Google has given themselves not only a humungous undertaking in aquiring Android, but also a new buzzword that has been passed back and forth many times in the last few weeks. Since it’s silent aquisition back in August, the news has been anything but ‘quiet’. Companies getting on the bandwagon, putting in the hours to make this thing a success. But the real question is – Is this something that the massess want, or will this become another piece of diregarded technology.
It’s safe to say that everyone wants a phone that can do more than take phone calls. Text messaging has become more viable way of communicating. According to www.cellsigns.com, 79% of the US owns a mobile phone, and by Dec of 2006, they averaged over 18 billion text messages a month. That has been steadily growing month by month, so it may be safe to say this number is a lot bigger now. By 2010, they predict over 100 Million people will be text messaging.
The internet has been an important factor in cell phones. Certain phones have the ability to pull internet data through the phone service, or give you the option to get the internet data from your wireless LAN. This can make things like texting take on a whole new meaning because one can text using the standard SMS method, or get on a service like Yahoo or MySpace Messaging and be in constant touch with their friends.
Cell phones have also become an extension to the PC. Nowadays, someone can connect their phone up to the machine, download programs, MP3’s, Spreadsheets and Documents, and synchronize their calendars, contacts, email and tasks. There is even a program that will Remote desktop so you don’t need to even look at the phone – and a program on the phone that will let you remote desktop into your home PC if you are away. It wouldn’t be at all suprising to one day have the PC replaced by the cell phone. Dock your phone in a cradle and turn on the monitor – your PC is ready to go.
But that is getting ahead of the current technology. Not too far ahead, however we are not totally there yet. And that is where things like Android step in. Widgets and programs galore. It will do to a cell phone what MySpace did to social networking.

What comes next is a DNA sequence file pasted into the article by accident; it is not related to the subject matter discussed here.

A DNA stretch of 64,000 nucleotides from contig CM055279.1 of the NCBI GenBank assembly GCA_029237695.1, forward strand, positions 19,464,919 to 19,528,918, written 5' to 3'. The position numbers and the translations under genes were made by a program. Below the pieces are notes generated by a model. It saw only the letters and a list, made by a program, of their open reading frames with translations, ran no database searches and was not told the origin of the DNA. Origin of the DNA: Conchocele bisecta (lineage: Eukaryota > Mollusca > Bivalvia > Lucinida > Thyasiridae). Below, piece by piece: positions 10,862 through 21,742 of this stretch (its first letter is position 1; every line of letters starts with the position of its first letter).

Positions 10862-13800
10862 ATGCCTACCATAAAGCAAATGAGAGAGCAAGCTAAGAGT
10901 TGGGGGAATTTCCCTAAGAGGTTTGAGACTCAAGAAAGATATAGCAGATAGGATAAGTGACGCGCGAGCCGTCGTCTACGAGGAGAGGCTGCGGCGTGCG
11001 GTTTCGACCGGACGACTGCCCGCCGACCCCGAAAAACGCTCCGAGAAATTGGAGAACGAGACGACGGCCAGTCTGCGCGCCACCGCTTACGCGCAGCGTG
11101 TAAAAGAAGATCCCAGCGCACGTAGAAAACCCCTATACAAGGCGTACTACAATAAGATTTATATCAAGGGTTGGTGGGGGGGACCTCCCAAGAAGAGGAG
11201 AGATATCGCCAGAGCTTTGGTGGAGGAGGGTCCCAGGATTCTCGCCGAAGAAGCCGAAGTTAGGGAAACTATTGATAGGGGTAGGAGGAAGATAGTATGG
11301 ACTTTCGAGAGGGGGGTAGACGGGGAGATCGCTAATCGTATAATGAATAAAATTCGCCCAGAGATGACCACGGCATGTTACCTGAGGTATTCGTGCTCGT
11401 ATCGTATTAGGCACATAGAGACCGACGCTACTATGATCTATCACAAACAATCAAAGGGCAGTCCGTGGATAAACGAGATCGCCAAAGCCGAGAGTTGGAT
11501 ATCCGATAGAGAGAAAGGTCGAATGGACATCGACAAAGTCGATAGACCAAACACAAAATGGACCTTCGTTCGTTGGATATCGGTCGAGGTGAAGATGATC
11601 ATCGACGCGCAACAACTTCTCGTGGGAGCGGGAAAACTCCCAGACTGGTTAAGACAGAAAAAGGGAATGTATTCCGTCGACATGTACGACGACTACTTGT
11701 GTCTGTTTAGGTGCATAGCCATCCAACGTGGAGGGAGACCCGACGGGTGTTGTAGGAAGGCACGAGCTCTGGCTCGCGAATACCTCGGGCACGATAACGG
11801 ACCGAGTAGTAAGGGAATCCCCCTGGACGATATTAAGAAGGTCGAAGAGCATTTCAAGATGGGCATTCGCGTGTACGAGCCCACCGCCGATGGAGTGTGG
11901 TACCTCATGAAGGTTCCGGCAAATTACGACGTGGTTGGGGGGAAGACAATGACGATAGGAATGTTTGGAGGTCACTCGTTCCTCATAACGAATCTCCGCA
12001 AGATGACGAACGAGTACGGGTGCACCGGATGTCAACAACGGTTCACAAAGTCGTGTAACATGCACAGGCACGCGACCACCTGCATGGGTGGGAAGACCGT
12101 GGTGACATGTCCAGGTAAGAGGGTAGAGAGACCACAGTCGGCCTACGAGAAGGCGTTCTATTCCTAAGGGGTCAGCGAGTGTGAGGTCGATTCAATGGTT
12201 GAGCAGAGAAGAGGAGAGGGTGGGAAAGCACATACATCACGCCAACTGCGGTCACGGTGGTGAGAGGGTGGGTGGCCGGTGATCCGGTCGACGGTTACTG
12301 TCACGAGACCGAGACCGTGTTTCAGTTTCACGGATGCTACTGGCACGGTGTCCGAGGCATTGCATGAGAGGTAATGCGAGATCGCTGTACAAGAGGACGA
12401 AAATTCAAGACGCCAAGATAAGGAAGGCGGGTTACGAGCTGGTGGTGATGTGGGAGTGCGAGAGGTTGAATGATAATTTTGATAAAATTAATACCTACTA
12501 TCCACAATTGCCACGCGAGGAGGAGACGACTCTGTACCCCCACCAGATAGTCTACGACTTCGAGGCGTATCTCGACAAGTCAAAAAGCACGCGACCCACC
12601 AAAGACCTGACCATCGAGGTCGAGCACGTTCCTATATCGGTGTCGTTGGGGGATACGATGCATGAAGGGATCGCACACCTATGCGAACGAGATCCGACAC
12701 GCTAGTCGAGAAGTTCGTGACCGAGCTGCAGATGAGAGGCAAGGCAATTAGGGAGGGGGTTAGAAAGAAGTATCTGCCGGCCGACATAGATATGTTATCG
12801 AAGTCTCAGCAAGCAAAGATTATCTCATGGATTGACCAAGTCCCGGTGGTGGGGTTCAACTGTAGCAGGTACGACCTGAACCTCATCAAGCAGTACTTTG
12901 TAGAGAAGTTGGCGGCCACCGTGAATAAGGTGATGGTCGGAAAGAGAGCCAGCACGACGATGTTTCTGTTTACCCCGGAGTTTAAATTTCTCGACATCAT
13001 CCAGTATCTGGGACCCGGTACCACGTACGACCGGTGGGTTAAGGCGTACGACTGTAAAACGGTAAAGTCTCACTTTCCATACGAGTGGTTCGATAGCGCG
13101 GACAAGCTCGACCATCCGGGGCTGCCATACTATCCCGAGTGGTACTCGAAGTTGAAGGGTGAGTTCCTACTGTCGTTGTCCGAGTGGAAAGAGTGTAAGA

How will that help the average user? Will they be extatic by what they can do, or will they get frustrated with the technology? According to an article in 2006 by www.news.com, a report by Gartner (http://www.gartner.com/) showed smartphones have increased by 75.5 percent to 37.4 million units and expected to grow another 66 percent by this time. So here it is a year later, are there 62 million smartphones out there? Well, let’s put it this way – according to www.macworld.com, the Apple iPhone sold 270,000 units in 30 hours on it’s opening weekend. That is 150 phones per minute.
iPhone, PocketPC (Microsofts’ Smartphone software) and even Linux’ phone software are all viable entities in this market. Android in the mix will mean options for not only users, but also programmers. The days of 2 giants fighting for dominance have definitely ended. And the little guy can always become a giant with a couple swift punches.
Android will have some major hurdles to jump. Hurdles that have been jumped before. If they can get past the small stuff, we will see another giant appear and the way of the cell phone get altered again.
After all, as the quote goes: “Any good race is a race worth winning”. Go Godzilla…..